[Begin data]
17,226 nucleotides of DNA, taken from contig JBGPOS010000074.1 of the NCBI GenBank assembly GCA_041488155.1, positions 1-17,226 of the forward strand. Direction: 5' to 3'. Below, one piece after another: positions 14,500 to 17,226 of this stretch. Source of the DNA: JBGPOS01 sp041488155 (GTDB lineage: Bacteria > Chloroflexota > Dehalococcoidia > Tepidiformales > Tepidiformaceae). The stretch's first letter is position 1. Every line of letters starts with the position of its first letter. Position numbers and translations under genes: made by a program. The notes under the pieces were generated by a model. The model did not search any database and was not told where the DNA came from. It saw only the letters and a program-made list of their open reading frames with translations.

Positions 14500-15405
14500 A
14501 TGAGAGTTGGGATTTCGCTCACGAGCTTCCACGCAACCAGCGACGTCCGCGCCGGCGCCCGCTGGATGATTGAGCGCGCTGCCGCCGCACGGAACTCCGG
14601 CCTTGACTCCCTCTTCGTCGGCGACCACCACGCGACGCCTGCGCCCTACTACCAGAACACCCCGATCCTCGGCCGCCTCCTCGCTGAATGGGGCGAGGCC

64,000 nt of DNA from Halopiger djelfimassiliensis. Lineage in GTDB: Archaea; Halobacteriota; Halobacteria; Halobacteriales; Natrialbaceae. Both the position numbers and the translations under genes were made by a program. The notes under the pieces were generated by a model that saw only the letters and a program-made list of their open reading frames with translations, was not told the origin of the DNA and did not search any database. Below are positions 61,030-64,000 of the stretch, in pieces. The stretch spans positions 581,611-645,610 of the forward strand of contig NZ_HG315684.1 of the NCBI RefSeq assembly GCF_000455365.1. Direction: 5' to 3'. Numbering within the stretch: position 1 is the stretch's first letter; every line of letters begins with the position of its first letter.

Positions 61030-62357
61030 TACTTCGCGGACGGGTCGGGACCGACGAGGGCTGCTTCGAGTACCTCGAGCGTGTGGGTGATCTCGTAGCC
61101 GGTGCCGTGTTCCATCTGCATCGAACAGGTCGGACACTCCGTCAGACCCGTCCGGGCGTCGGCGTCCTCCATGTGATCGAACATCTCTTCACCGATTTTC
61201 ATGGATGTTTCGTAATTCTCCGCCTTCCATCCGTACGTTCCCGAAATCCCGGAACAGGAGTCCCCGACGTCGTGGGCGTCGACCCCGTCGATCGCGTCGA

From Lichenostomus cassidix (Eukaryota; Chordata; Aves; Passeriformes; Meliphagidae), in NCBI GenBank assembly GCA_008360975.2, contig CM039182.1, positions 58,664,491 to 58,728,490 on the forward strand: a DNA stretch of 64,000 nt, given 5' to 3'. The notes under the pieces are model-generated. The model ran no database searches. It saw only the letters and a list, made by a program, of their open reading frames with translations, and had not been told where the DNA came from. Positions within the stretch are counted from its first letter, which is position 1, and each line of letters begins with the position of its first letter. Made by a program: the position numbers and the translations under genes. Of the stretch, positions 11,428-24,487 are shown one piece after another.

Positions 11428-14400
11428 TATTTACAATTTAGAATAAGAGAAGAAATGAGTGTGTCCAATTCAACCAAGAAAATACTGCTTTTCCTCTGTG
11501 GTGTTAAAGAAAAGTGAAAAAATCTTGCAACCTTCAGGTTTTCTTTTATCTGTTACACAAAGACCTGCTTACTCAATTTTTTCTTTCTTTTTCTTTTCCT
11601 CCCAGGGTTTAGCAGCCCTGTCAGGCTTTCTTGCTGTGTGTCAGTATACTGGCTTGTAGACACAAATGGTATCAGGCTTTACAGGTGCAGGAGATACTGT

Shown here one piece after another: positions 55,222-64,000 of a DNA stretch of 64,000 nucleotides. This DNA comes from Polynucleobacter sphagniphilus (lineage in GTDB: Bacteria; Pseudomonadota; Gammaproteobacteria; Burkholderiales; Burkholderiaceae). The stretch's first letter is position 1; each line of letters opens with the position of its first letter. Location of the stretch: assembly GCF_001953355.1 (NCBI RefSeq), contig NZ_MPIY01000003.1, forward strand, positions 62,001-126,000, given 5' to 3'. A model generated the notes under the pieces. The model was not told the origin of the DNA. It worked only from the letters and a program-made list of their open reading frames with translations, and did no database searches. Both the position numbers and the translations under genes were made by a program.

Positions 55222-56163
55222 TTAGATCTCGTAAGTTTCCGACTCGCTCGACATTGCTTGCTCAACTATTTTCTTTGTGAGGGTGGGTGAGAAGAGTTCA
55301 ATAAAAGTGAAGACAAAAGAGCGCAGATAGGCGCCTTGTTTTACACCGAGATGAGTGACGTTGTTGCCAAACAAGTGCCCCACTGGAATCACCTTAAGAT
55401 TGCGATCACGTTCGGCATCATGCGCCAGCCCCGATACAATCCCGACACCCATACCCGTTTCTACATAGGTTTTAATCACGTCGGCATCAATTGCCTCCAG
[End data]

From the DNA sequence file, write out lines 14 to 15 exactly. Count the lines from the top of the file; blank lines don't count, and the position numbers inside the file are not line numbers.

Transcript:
11501 GTGTTAAAGAAAAGTGAAAAAATCTTGCAACCTTCAGGTTTTCTTTTATCTGTTACACAAAGACCTGCTTACTCAATTTTTTCTTTCTTTTTCTTTTCCT
11601 CCCAGGGTTTAGCAGCCCTGTCAGGCTTTCTTGCTGTGTGTCAGTATACTGGCTTGTAGACACAAATGGTATCAGGCTTTACAGGTGCAGGAGATACTGT